The officers of the 44th New York Volunteers were given several gifts by the citizens of Albany in October of 1861. Most officers received either revolvers or a saber and belts for their wear, and many received several gifts of equipment. In the presentation of gifts to the men of the 44th, Lieutenant Colonel Rice received a set of revolvers and a handsome sword inscribed "Lieut-Col. Rice 44th Reg't N.Y.S.V. Presented by his Albany friends." During the ceremony a passionate speech was given by Mrs. Corning, an esteemed citizen of Albany. She asked: "If this sword which I now present to you is to be always drawn in defense of liberty and in vindication of Human Rights, I shall never cease to thank God that I was permitted to place it in your hands..." In part of Colonel Rice's reply he stated: "Be assured, Madam, that this sword, now entrusted to me by you, shall never be tarnished with one ignoble or ungenerous action..." [12]  The two officers of the Normal school company were also given revolvers as gifts by the faculty. These were a gift that helped to bind the men to their community. Captain Husted who had been the Normal school's company commander returned to the Normal School as a professor after the regiment had been mustered out. He stayed on the faculty for more than fifty years and was well loved and respected. Later on the school was grateful to borrow his revolver for a display during the college's one hundredth anniversary in 1944. The weapon has since been returned to its current owner, Husted's grandson, Rodney Strong.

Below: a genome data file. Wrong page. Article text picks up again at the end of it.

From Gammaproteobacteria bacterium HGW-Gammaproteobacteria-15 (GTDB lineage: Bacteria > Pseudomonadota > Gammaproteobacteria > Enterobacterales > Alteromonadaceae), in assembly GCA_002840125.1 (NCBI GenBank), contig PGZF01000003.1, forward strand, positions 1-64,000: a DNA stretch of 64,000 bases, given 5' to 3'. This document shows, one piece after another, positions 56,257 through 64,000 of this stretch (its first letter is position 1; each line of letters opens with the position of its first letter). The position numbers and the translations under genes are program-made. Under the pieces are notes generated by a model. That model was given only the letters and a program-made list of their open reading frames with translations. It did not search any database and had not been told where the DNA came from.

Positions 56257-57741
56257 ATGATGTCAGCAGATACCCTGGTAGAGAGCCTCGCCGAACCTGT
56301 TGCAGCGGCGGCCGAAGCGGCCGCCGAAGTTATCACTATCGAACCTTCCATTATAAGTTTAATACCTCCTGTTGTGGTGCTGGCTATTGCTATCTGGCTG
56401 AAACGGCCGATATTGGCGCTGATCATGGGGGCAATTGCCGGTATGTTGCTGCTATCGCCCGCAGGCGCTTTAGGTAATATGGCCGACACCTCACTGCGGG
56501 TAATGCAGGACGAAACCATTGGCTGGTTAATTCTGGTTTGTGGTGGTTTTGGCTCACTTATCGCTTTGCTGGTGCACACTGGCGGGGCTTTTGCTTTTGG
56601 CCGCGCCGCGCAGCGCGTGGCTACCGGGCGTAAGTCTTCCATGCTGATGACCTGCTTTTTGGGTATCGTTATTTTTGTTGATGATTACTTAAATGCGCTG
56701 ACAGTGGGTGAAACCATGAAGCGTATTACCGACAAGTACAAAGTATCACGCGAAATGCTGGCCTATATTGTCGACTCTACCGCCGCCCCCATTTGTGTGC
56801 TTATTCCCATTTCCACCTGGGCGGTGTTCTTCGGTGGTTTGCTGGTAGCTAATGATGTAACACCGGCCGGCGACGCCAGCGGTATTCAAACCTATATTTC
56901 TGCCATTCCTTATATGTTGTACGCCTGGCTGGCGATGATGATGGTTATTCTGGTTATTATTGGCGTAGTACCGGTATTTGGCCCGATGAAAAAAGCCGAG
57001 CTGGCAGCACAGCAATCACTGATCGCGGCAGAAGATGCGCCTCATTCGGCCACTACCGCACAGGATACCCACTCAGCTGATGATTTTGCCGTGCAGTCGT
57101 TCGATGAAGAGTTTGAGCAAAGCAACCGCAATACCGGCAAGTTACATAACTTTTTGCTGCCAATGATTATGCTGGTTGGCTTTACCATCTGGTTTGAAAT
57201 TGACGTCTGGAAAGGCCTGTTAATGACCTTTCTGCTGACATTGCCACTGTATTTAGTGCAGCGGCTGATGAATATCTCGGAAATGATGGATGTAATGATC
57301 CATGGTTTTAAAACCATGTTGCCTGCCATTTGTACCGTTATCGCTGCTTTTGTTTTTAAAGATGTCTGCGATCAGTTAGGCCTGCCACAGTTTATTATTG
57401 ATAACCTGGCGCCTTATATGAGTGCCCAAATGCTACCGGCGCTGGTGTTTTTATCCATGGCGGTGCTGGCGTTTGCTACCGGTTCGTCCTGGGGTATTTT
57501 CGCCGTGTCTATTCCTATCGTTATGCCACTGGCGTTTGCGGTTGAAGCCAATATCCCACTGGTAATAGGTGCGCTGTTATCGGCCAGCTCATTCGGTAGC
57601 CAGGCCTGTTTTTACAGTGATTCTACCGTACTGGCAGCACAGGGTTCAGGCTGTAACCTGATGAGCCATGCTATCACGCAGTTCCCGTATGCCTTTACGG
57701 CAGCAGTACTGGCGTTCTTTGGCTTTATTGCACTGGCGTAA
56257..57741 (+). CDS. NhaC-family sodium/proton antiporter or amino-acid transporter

One sword with a strong tie to the 44th that is available to be studied is Col. Ellsworth's sword. Her father who had been the best friend of Ellsworth's father gave this sword, along with several other pieces of his equipment, to Ms. Estelle Mabett Magoffin. The collection was later donated by Ms. Magoffin to the Bureau of Military and Naval Affairs where they remain today. Ellsworth's sword was beautiful and functional. Alsance in Klingenthal, Germany manufactured it. The blade and grip are artistically decorated. The scabbard has a telescoping function so it can be collapsed to less than half its full length while the sword was unsheathed. This unique custom feature was advantageous on the battlefield.